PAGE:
What does a group do when the use of intimidation doesn’t work? The group takes its opponent to court, of course.
That has been Humane Society of the United States’ chosen tactic in its feud with certain groups, one of the more recent of those being the National Pork Producers Council. In 2012, HSUS brought a joint lawsuit against the National Pork Board, alleging that it provided the NPPC with almost $60 million funded by pork checkoff funds.
The pork checkoff, for those unfamiliar, is a system in which pork producers pay a small percentage of the value when pigs are sold and when pigs or pork products are brought into the U.S. In return, the funds collected through the pork checkoff benefit all pork producers by supporting them through research, promotion, and public education.
HSUS claimed that checkoff funds were indirectly used to benefit NPPC’s lobbying efforts, as the group is the primary trade association of the entire U.S. pork industry. Fortunately, common sense prevailed as the district court that heard the case dismissed it for lack of standing.
What is not fortunate, however, is a recent development in this case against the Pork Board. On Friday, the U.S. Court of Appeals reversed the earlier district court ruling, allowing the initial lawsuit to be reconsidered. We question the grounds on which the Court of Appeals made this seemingly bizarre decision. An even bigger question is why HSUS is so fervently pursuing legal action against the National Pork Board and the National Pork Producers Council.
We’d have to go back to early 2012 for that answer. In January of that year, congressional legislation (HR 3798) was introduced that would set a federal standard for cage-size requirements. HSUS, in an agreement to work together with a group called the United Egg Producers, pushed heavily for this legislation.
It would’ve modeled the Proposition 2 passage in California, which increased cage requirements for egg-laying hens from 67 square inches to 116. The arguments against this are plentiful: it puts a huge economic strain on egg farmers to meet these requirements; those costs are then passed on to consumers, and the results have been clear as egg prices nearly doubled and have been exacerbated even more due to the recent bird flu epidemic; the larger space for the chickens exposes them to a greater risk of disease, bone breakage, parasites, cannibalism, and predatory attacks; and, the increase in land, feed, energy, and transportation requirements result in greater resource usage, lower air quality, and a significant increase in the carbon footprint of the chicken industry.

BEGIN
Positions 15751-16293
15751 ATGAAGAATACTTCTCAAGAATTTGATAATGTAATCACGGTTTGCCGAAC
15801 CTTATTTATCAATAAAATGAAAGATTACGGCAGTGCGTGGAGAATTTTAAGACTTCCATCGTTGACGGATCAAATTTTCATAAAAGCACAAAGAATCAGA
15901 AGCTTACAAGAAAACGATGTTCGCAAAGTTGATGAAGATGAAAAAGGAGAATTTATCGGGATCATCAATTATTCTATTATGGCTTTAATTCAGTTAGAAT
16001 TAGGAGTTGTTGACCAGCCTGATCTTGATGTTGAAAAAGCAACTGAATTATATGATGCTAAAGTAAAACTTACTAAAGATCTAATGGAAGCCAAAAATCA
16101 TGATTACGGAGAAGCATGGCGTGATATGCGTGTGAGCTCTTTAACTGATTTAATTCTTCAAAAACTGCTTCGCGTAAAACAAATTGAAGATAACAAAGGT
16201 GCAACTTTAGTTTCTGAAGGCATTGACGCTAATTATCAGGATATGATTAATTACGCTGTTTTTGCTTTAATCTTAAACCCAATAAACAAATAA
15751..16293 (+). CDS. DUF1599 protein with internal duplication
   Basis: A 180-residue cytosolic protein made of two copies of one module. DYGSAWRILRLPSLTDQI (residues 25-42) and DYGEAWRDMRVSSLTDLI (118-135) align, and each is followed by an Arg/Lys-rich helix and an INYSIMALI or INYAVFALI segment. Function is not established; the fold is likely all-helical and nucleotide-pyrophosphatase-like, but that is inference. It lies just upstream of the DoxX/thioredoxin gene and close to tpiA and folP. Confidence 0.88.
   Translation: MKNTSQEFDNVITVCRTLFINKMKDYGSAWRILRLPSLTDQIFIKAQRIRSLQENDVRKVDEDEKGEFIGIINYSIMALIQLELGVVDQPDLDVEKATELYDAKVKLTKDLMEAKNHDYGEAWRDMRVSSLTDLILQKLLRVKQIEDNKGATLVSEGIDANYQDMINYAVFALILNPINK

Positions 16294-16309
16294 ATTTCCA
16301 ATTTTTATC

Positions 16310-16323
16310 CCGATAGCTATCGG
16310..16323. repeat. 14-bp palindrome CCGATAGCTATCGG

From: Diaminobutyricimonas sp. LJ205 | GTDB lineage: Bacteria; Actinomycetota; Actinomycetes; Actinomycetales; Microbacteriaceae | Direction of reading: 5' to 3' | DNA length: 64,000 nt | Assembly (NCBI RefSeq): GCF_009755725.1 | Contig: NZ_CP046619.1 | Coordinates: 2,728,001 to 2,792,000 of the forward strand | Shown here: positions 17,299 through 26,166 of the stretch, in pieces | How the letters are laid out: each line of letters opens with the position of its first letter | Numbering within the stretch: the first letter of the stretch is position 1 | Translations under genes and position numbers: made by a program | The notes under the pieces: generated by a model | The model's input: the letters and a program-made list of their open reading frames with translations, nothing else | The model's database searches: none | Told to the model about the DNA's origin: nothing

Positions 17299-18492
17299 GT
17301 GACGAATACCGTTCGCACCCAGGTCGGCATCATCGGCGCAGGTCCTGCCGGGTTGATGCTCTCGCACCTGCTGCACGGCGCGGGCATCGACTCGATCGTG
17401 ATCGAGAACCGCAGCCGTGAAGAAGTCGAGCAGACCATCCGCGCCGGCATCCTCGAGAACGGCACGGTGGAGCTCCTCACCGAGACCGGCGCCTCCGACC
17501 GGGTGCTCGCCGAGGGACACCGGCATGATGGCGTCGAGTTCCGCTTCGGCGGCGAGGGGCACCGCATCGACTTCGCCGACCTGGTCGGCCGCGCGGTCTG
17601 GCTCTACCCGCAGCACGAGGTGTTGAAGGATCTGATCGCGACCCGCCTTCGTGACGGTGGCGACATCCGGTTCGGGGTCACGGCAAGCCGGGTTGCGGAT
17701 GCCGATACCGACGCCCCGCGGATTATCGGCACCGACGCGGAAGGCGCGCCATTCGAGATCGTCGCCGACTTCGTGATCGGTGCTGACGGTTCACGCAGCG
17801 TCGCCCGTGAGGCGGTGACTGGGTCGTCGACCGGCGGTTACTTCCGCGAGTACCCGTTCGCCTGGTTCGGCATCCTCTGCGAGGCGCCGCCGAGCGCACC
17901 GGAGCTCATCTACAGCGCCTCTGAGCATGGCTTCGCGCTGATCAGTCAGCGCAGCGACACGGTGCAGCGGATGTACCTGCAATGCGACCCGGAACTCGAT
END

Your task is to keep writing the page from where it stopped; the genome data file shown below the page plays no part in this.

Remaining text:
After AB 1437, which put those same requirements on any state doing business with California, agriculture professionals across the country were enraged, and rightly so. The proposed federal standards would essentially make California’s legislation nationally recognized. This is what NPPC President Doug Wolf had to say about HR 3798, which had been described as a federal “Farm Takeover Bill”:
“This HSUS-backed legislation would set a dangerous precedent that could let Washington bureaucrats dictate how livestock and poultry producers raise and care for their animals.”
The great worry among all agriculture groups was that national standards would creep into other segments of the industry, especially pork. These groups, as well as millions of Americans, know that these standards are ridiculous, unnecessary, and an intrusion on family farms across the country. Doug Wolf:
“If enacted, it would open Pandora’s Box for special interest groups to pursue similar federal laws on pig farmers, dairy farmers and other family farming operations.”
You can see why then that NPPC would be such a strong opponent of HSUS’s 2012 pursuit of federal farm legislation, something they typically go for on more state and local levels.
HSUS’s timing with its lawsuit against the National Pork Board is rather curious given these circumstances. HSUS CEO Wayne Pacelle even had the gall to state the U.S. Court of Appeals’ decision was “a potentially enormous win for small farmers . . . (who’ve) felt the wrath of the NPPC’s intense lobbying efforts.” The insinuation that any Ag group is working against small farmers is preposterous, and a blatant attempt to fracture small farmers against their larger contemporaries. All farmers, at any size, are working towards the same goal of feeding our nation’s families. HSUS’s bold strategy of going after any group working towards this goal would be laughable if it weren’t such a horrible violation of American trust and our overall well-being.
That being said, HSUS is rarely associated with concern for human welfare when its radical ideology focuses only on providing animals with “rights”, regardless of the effect that would have on human lives.